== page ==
The determination of the cryptoregiochemistry for the soluble castor ∆9 desaturase has been more difficult because the C-H bond cleavage is masked kinetically by other events in the catalytic cycle, which nullifies the use of an approach that relies on the measurement of an intermolecular KIE. Nevertheless, the results of experiments that use sulfur, oxygen, and fluorine-labeled substrates suggest that, in this case, the initial site of oxidation is at C-10 rather than C-9 (10, 16).
Figure 3. Evidence for a stepwise removal of hydrogen by membranous stearoyl A9 desaturase (SCD) initiated at C-9: Primary deuterium isotope effect observed at C-9 but not at C-10 (a); Sulfoxidation of S-9 preferred over S-10 thiasubstrates (b).
Variations on an oxidative theme: the oxygenation/dehydrogenation connection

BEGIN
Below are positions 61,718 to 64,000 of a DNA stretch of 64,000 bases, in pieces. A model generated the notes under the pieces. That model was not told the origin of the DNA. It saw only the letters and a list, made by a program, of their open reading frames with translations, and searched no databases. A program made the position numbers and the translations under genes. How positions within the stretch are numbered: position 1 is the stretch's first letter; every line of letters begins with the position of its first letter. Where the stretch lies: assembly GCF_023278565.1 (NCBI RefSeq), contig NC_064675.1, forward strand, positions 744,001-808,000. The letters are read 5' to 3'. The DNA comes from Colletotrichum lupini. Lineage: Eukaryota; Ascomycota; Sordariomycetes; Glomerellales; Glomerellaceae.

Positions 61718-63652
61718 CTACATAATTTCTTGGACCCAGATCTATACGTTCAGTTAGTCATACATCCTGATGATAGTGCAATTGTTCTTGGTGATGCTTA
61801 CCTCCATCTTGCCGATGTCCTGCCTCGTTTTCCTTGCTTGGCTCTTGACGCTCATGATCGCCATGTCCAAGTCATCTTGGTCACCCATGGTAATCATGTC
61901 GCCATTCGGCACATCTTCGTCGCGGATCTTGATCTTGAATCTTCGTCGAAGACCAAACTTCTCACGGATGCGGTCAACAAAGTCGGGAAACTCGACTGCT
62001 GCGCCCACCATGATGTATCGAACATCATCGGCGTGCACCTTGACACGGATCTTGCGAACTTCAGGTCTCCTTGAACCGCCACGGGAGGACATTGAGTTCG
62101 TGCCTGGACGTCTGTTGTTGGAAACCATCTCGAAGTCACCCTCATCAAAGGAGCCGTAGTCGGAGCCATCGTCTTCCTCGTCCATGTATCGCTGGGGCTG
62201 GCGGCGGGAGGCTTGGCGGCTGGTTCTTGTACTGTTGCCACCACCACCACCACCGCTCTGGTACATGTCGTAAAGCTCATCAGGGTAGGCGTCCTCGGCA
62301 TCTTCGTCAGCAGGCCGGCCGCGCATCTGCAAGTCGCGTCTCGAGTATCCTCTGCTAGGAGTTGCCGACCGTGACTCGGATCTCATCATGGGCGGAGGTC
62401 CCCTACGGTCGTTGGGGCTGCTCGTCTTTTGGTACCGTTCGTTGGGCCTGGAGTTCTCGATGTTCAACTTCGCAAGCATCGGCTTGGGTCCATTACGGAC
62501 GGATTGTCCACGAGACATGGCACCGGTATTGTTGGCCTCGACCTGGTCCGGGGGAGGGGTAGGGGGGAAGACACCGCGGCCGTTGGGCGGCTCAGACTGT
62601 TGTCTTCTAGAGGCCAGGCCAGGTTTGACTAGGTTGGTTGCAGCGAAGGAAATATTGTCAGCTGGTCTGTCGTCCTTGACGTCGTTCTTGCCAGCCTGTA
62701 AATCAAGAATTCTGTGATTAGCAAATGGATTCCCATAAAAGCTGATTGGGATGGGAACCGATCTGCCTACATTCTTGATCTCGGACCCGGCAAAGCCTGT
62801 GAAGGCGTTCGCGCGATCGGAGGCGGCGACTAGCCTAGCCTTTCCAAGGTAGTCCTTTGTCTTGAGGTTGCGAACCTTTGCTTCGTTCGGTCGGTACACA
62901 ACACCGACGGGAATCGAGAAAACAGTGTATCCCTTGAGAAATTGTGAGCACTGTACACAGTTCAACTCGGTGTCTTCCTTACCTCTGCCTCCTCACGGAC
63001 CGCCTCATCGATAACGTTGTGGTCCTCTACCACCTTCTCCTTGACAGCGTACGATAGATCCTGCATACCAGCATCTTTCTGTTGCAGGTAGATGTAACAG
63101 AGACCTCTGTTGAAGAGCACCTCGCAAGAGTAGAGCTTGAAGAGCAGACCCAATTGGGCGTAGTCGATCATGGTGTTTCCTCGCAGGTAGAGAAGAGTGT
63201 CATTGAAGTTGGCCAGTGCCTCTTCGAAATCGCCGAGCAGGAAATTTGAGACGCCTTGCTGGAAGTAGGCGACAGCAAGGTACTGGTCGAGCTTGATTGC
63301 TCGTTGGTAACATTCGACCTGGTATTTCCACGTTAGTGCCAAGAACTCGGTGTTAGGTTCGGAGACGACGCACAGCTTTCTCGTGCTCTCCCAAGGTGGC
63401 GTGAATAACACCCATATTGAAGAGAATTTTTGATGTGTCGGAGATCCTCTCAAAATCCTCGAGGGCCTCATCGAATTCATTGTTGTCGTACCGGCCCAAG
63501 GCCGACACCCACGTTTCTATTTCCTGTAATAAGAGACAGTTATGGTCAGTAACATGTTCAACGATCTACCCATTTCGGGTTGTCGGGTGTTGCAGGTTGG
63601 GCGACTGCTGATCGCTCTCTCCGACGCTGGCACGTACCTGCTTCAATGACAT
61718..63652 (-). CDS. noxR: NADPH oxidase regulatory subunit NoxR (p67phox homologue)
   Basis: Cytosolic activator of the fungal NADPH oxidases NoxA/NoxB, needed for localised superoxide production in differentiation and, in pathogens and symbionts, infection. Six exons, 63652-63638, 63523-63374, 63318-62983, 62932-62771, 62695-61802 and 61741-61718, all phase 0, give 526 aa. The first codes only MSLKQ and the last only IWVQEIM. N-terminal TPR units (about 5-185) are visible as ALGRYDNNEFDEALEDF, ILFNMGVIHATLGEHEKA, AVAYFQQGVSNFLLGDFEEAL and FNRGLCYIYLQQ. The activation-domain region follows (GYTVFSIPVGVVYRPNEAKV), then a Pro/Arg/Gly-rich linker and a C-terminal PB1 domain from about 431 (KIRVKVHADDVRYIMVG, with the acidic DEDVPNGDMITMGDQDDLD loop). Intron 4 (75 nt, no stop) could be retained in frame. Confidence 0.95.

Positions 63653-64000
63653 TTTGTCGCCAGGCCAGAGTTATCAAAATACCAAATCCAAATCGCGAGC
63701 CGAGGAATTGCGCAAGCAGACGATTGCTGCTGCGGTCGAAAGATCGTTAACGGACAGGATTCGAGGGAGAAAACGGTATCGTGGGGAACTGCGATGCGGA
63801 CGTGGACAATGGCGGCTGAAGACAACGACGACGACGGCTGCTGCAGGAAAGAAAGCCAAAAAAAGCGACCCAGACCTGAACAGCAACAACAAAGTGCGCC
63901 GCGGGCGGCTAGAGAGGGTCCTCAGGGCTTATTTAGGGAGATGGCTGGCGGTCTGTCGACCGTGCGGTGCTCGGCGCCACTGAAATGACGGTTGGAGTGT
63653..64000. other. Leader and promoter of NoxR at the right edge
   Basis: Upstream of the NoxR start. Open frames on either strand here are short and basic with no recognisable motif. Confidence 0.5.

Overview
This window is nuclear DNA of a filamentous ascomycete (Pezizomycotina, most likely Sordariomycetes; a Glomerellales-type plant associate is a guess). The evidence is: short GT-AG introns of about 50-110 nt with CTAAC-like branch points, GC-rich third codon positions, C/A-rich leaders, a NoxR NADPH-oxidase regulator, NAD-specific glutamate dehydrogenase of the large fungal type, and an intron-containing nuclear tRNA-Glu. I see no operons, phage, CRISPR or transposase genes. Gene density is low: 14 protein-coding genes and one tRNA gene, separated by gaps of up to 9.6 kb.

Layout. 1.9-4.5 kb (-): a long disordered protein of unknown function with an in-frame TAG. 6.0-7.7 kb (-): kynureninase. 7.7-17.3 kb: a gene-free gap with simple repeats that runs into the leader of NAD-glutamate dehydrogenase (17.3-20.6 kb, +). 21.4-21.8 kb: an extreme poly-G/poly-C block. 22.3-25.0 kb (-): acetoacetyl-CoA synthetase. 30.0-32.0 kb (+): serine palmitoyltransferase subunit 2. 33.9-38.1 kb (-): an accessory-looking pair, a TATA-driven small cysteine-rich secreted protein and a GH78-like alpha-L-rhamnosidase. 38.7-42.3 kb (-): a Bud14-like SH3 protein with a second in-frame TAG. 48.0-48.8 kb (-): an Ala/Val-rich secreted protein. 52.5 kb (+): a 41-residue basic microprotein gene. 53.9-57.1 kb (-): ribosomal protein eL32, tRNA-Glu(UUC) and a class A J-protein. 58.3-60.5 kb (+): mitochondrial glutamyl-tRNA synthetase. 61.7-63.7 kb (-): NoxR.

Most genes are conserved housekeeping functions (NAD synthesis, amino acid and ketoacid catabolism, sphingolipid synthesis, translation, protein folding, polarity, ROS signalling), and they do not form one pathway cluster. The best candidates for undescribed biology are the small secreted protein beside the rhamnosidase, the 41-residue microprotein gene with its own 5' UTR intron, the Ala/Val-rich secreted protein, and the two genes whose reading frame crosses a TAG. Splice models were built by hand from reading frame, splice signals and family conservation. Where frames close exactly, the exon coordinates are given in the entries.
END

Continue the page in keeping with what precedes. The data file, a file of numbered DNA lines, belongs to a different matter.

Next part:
Perhaps the most important mechanistic question that remains unanswered with respect to desaturases relates to the switch that controls the choice of dehydrogenation/hydroxylation pathways (Fig. 2). The study of the FAD2 subgroup of plant desaturases has been particularly instructive in this context. Pairs of enzyme homologs that are tuned to catalyze either dehydrogenation or oxygenation as the major pathway have been identified (7). Thus, oleate ∆12 desaturase introduces a double bond at C-12,13 by initial hydrogen abstraction at the C-12 position, as determined by a KIE study (21). However, an enzyme homolog, oleate 12-hydroxylase, forms 12-hydroxyoleate (ricinoleate), a major component of castor oil (Fig. 4a). The results of site-directed mutagenesis experiments that use a bifunctional ∆12 oleate desaturase/12-hydroxylase demonstrated that relatively conservative changes in a few amino acids have a major impact on the hydroxylation/desaturation ratio (7, 14). An even more dramatic example of this mechanistic dichotomy is the discovery of FAD2-type enzyme homologs in the Crepis species that can execute either the dehydrogenation or epoxidation of the C-12,13-olefinic bond (Fig. 4b) (22). Interestingly, the former reaction is initiated also at C-12, as indicated by a large primary deuterium kinetic isotope effect at this position (23). A similar trend in kinetic isotope effects is exhibited by an insect acetylenase (24). It is tempting to account for these observations in terms of “fine control” of substrate position relative to oxidant in the active site. Alternatively, subtle changes in the coordination chemistry at the catalytic centers, similar to that postulated for clavaminate synthase, could be responsible for the observed divergence in reaction outcome (25).